$6.75M face-lift set for Preston Gardens
Preston Gardens, a historic but rundown park separating St. Paul Street from St. Paul Place in downtown Baltimore, will get a $6.75 million face-lift soon that will add green space to its upper level and restore its aging sandstone and brick wall.
The Downtown Partnership, city officials and Rep. Elijah E. Cummings announced the 18-month project Tuesday, though some preparatory work has been underway since June. They envision a more inviting public space for downtown Baltimore residents to eat lunch, play bocce and listen to live music.
The iconic park has become more like a traffic median over the decades, said Downtown Partnership officials.
“With the residents moving around, we needed to have a quality space,” said Kirby Fowler, president of the Downtown Partnership. “Ten years ago, 20 years ago, that was not the case for Preston Gardens.”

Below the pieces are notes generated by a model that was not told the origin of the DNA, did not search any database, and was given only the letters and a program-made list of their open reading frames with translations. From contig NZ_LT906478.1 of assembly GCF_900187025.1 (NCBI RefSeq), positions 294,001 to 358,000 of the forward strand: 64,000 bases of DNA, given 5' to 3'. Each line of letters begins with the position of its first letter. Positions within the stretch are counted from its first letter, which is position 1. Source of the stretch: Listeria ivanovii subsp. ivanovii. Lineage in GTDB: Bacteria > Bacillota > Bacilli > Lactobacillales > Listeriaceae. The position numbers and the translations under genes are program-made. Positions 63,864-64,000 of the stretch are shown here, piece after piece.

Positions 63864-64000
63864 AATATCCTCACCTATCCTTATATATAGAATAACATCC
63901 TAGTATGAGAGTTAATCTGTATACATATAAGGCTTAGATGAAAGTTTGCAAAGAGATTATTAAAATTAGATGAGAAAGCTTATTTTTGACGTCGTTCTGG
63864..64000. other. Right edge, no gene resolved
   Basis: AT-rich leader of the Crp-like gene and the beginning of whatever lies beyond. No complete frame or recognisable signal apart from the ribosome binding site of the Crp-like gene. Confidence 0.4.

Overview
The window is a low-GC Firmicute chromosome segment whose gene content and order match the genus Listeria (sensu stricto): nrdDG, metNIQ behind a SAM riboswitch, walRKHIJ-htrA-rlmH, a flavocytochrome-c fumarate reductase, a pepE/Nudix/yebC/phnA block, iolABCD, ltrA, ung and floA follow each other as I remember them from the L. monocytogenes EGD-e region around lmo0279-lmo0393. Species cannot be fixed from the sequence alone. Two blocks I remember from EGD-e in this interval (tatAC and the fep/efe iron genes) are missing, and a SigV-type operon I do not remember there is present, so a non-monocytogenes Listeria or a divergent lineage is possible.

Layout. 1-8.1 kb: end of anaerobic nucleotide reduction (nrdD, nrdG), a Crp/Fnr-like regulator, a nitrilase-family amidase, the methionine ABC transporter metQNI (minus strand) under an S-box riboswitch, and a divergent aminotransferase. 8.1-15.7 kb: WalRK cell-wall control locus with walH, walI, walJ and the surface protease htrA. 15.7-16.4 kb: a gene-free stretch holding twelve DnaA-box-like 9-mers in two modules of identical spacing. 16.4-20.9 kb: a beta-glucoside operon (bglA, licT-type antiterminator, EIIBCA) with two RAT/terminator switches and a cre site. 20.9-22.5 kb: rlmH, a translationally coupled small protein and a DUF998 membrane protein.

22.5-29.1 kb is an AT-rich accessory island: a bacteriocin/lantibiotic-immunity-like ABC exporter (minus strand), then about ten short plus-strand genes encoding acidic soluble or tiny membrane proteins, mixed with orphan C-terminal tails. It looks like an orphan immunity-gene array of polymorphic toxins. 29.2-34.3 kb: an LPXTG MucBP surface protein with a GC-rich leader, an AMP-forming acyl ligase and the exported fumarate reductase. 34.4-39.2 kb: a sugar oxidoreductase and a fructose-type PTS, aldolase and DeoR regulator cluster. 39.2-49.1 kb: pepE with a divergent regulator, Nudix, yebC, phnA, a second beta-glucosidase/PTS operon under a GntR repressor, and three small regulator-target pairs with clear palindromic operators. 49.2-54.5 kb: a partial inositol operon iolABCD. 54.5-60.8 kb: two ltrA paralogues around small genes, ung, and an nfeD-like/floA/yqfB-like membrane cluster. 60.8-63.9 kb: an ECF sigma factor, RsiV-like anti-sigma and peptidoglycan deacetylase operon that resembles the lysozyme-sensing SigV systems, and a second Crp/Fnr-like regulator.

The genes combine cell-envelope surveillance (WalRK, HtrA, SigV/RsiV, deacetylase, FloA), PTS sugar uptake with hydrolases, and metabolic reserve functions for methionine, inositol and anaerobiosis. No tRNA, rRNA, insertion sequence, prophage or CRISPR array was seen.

The restoration will include turning a lane of traffic on St. Paul Place that runs above the park into green space. The park’s iconic wall has been under structural stress from carrying the weight of traffic, and moving cars farther away from it will help it last longer, officials said. The wall and its sweeping staircases will be cleaned, repointed and shored up under the restoration plan.
“What makes Baltimore special is our unique natural places, so I’m excited about what we have been able to do,” Mayor Stephanie Rawlings-Blake said. “We are always looking for innovative ways to create and preserve green spaces within our city.”
The park was conceived by renowned landscape architect Frederick Law Olmsted and built around 1920.
“It’s likely that there hasn’t been this significant an investment in Preston Gardens since it was built,” Fowler said.
Still, the Downtown Partnership recently took over maintenance of the park, ripping up shrubs, putting in lights and fixing the long-dry fountains. Nearby, the partnership also spent $50,000 to add changing colored LED lights to an underpass on St. Paul Street near Mercy Medical Center.
Funding for the project came from the Downtown Partnership, the federal and state governments, Mercy Medical Center and the city.